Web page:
Saturday, February 17, 2018

Have you ever heard of Marna Lunt? She's a wonderful sewer and embroiderer from Northern England, she makes the most incredible lampshades and lanterns. I took a few of her online courses which I just loved. You can see them here .

I follow her on Instagram where she announced her new embroidery project Threaduary would start in February. Of course I had to pop over to her blog (being a huge fan) and see what it was about!

Basically it's a project anyone can participate in where you do some stitching (embroidery) everyday and post it on Instagram, being sure to #threaduary . 

Marna is amazing and has been embroidering the most amazing flowers EVERYDAY! My goodness I really don't know how she does it! Seriously hop on over to her instagram to have a little look!

Anyway I thought I'd share the various stages of what I'm working on in my efforts to participate! To be honest I have not been able to stitch everyday like Marna. Where does she find the time and energy?????

My beginnings - layering antique hemp and linen scraps on a scrap piece of batting!


I think I stared at it for a few days (already putting me behind schedule) thinking what I should do! Then I thought I'd better start putting some stitches on it and started rows and rows of slow stitching!


Then a light bulb lit up and I decided to do something floral. Please note I always start with incredibly vague ideas! No planning happens over here! 

First I thought I'd embroider some flowers and then stitch them on, but then changed my mind, of course! I cut them out and pinned them on my background along with flowers and leaves cut from an old French fabric I have.


I started to embroider the flowers, I want my stitches to be fairly random and not too regular. This is quite a challenge as it comes naturally to place each stitch next to the other in an orderly fashion!


I'm using mixed threads - Dmc, antique perle, DMC Alsace threads, Appleton wools and so on. Just whatever takes my fancy at the time! 


This is where I'm at right now. Who knows how long it will take? Especially considering I have no clear direction! 


Mum asked 'what are you going to make it into?' Goodness, who knows??? I'll have to see when it's finished! Any suggestions???? 

Don't forget to read more on Marna's blog and let me know if you decide to do some 'thread therapy' each day like Marna!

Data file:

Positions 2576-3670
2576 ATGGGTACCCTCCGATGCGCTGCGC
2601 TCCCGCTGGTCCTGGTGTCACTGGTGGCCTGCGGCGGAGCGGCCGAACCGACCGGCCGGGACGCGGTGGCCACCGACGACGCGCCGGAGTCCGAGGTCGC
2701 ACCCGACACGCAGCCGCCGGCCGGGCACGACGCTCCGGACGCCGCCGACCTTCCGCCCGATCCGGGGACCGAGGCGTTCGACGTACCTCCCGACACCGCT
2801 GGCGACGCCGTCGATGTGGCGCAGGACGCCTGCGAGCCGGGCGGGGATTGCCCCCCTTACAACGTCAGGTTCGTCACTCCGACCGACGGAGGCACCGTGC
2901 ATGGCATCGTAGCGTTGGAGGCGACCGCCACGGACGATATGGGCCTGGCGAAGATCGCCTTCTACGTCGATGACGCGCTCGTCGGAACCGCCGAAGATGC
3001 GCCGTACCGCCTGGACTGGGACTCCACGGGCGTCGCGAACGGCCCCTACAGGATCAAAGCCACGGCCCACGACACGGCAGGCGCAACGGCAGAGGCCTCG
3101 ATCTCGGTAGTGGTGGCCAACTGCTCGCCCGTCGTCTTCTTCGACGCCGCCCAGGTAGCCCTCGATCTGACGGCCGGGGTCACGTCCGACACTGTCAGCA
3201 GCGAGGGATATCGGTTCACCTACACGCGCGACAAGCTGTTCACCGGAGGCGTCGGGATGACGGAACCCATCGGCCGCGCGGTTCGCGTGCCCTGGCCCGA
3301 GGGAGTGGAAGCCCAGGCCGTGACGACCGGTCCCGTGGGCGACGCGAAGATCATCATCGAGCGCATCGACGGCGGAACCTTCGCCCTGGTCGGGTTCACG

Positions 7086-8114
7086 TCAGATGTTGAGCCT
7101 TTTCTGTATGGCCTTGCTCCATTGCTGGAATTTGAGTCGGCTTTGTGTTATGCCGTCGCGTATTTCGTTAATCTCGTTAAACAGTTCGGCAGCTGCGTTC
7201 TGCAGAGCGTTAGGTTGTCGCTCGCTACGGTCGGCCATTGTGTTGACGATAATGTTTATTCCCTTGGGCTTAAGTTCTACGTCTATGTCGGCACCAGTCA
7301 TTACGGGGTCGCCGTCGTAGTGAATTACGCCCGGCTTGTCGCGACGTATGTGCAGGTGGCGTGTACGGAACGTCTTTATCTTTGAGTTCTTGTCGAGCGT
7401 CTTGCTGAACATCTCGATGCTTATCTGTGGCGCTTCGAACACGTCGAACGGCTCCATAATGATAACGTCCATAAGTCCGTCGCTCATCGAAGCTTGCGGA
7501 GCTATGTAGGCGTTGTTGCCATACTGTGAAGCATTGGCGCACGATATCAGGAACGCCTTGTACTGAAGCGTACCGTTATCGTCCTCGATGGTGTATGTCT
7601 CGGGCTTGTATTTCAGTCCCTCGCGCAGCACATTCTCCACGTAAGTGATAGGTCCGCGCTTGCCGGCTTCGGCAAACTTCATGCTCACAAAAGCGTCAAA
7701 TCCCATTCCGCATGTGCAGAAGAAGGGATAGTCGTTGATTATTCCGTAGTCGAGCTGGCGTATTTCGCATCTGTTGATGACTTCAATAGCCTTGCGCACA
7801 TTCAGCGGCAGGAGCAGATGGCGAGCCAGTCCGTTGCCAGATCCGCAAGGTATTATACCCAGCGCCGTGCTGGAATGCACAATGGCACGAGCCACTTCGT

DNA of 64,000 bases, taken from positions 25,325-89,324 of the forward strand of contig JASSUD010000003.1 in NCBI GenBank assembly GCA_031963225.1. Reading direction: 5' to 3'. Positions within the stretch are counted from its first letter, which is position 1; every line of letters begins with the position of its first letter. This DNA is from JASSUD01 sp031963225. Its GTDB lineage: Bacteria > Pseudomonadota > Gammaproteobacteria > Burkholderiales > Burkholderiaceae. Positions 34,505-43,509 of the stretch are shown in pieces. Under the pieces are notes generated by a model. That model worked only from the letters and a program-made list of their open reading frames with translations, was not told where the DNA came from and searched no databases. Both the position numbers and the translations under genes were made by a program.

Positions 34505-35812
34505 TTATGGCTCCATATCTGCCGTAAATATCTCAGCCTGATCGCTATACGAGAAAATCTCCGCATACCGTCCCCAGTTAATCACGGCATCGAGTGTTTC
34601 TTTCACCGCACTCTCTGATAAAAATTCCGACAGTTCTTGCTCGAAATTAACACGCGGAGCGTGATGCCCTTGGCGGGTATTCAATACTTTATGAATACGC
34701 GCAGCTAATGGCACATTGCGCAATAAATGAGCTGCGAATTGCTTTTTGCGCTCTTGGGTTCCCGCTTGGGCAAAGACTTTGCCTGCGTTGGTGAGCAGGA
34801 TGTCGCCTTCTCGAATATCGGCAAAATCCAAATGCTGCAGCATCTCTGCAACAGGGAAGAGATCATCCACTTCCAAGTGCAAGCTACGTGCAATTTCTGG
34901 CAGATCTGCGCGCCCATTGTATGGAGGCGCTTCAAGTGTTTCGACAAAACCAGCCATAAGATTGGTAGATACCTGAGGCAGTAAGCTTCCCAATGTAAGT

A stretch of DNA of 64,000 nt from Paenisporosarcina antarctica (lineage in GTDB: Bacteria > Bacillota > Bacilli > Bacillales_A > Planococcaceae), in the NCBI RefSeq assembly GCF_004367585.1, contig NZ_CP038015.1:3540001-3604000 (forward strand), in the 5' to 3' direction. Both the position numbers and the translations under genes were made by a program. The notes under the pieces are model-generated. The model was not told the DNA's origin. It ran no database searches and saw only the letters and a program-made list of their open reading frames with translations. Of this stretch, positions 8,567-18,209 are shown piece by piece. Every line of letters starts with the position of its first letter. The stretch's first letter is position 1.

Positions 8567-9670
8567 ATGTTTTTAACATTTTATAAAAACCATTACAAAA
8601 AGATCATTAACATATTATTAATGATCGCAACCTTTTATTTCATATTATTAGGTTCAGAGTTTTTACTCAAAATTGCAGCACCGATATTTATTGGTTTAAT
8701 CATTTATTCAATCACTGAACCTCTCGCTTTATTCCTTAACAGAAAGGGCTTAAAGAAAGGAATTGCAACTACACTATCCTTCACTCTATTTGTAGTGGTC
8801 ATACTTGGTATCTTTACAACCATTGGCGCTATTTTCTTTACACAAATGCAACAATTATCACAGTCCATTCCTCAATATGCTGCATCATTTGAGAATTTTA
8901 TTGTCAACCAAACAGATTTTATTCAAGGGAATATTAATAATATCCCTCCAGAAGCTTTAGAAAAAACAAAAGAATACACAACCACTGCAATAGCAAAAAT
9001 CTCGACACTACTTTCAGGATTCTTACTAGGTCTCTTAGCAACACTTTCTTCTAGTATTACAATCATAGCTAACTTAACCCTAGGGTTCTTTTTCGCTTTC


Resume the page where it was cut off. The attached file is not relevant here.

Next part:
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Saturday, February 10, 2018

Simple zipper pouch tutorial

Does anyone struggle to put in a zipper? I did!!!

It took me years to find a method that I liked, there are so many different ways to sew a zipper in a bag or pouch. What's your favourite method?

I'm going to share mine, I can't remember where I saw it but it changed my bag making forever!!

I had a piece of slow stitching my mum gave me, she didn't know what she wanted to do with it! Of course I was happy to take it!! I thought why not use it for this tutorial and make a sweet little pouch.


It turned out really well I'm thrilled with the result and hope this little tutorial helps you too!


So here goes my Zipper pouch tutorial. I hope you like it and find it useful!

Step 1: Prepare your zip. Sew two pieces of fabric at each end. This is optional but always helps obtain a nice clean result.

Place fabric right side down, 1/4'' in from the metal at the end. Sew in place. 


Top stitch: 


The zipper will look something like this:



Step 2: Place the zipper right side down on the front piece:

Lay one of the lining pieces, right sides down, on top and pin in place. Sew using the zipper foot.

Open out, moving the lining to one side, pin:

Top stitch along the top of the exterior fabric:

Your piece will look like this, note the lining is tucked back under the front piece:

Step 3: You need to attach the back exterior piece and lining to the other side of the zipper. Place the backing, right side down, on top. Flip over place the lining as you did previously and pin.

 If you lift the lining and zipper it will look like this:

Stitch across the top as before. Move lining and front to the side. 

Top stitch the back piece as you did previously with the front.

Step 4: open out the front and back and open the zipper. Do not skip this or you won't be able to turn the pouch once it's sewn.

Step 5: Sewing up the pouch

Place the exterior pieces right sides together and the lining pieces right sides together.

Line up the edges and pin all the way around. Make sure when you line up your edges you start from the center where the zipper is. Note: At the bottom of the lining I turn one pin in a different direction to remind mysef to leave an opening there for turning later.

Sew around remembering to leave the opening in the lining.